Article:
FRANKFURT (Reuters) - The European Central Bank’s cash lifeline for banks might do more harm than good if it simply defers a struggling lender’s demise while its situation keeps worsening, ECB policymaker Klaas Knot said on Friday.
Knot’s critical comments follow the controversial failure of Spain’s Banco Popular, which in June received emergency cash from the Bank of Spain hours before it was declared likely to fail by the ECB and sold to larger rival Santander (SAN.MC).
Knot, the Dutch central bank’s governor, said such Emergency Liquidity Assistance (ELA) can have the effect of delaying the inevitable while using up precious collateral, the assets that banks pledge in return for central cash.
“The provision of ELA itself could effectively postpone the point of resolution, while further reducing the availability of collateral during and after resolution,” Knot, a policy hawk, said at an event of the Single Resolution Board in Brussels.
“In that sense, central banks and resolution authorities have a common interest in resolving banks in a timely manner, i.e. before asset encumbrance reaches uncomfortably high levels and collateral runs out.”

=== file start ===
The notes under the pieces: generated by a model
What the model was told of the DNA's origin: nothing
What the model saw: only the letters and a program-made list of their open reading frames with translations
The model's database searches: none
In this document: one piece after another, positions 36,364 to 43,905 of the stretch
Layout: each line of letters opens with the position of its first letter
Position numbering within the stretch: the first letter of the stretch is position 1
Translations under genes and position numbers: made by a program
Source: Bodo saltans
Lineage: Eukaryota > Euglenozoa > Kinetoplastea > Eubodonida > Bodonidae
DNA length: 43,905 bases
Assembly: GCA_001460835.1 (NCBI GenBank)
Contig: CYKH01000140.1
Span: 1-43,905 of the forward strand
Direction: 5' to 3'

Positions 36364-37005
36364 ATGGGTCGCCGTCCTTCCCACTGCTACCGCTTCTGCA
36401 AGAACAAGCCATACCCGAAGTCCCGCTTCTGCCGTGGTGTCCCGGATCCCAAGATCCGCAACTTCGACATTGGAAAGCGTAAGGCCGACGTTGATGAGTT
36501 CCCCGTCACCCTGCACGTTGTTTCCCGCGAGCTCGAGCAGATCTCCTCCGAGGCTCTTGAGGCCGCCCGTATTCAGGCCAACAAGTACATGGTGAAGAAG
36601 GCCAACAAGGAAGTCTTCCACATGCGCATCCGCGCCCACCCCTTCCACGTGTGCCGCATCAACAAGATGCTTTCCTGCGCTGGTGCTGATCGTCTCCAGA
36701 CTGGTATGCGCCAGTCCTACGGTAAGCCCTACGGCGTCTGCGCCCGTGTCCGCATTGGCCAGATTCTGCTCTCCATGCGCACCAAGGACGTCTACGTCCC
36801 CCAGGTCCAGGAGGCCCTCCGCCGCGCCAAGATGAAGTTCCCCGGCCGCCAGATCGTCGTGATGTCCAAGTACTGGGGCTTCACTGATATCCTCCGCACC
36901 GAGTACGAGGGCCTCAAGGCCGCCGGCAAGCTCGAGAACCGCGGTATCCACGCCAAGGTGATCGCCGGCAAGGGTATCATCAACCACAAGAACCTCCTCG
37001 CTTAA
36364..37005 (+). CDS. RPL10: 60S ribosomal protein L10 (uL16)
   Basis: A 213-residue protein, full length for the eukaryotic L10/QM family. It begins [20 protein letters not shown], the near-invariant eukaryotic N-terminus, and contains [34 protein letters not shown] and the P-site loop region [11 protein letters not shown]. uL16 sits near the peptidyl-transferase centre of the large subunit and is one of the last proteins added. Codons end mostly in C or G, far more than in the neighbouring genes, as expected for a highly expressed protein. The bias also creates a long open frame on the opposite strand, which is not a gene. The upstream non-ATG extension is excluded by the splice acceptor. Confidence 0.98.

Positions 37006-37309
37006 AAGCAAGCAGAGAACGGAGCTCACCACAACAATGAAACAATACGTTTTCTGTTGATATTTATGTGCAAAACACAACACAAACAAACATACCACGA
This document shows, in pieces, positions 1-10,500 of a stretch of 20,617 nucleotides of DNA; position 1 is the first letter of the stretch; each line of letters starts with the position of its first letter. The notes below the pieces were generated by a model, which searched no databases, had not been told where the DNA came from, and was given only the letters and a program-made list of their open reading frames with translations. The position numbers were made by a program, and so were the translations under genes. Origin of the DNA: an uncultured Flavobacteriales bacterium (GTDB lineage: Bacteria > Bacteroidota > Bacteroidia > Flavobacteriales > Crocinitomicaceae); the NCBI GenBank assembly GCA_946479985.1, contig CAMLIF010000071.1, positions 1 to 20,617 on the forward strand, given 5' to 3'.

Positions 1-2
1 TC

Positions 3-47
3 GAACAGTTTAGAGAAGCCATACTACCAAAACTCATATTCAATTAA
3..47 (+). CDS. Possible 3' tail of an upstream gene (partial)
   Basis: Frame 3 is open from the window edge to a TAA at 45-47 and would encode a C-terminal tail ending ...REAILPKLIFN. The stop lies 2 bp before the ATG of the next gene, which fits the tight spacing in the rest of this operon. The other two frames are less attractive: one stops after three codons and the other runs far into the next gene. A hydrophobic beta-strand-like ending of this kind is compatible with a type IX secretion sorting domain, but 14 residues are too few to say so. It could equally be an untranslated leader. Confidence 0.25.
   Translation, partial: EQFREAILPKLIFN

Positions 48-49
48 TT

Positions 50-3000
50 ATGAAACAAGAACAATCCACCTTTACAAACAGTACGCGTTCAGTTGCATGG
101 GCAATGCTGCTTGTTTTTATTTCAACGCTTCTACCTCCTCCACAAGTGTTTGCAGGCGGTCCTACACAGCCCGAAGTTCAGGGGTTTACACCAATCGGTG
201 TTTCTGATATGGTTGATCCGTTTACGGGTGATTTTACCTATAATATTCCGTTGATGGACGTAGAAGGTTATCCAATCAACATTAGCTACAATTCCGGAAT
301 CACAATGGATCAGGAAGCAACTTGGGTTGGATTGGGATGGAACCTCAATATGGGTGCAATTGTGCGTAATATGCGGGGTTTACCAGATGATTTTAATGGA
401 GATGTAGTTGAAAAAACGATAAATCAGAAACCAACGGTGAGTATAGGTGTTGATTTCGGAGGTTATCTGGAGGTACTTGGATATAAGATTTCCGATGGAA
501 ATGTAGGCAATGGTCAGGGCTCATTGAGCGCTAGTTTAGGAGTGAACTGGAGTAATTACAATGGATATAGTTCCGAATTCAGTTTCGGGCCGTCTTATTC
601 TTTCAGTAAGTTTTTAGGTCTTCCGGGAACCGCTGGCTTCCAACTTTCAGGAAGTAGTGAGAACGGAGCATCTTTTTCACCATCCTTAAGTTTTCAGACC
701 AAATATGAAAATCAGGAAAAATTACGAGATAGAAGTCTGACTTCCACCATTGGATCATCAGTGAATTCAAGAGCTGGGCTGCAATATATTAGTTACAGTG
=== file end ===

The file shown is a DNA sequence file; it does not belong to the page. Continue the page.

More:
The SRB has been sued by dozens of Popular investors over its handling of the case, which saw the bank fold for failing to come up with enough collateral to access more ELA funding.
Knot, who did not mention Popular in his speech, said banks and the SRB should not always count on ELA, which is provided by national central banks after approval from the ECB.
“This is because, firstly, central banks will critically assess the viability of the bank post-resolution and need assurance that support would indeed be only temporary,” he said.
“Second, the bank needs to have sufficient eligible collateral, after haircuts, to access central bank facilities.”
Reporting by Francesco Canepa; Editing by Catherine Evans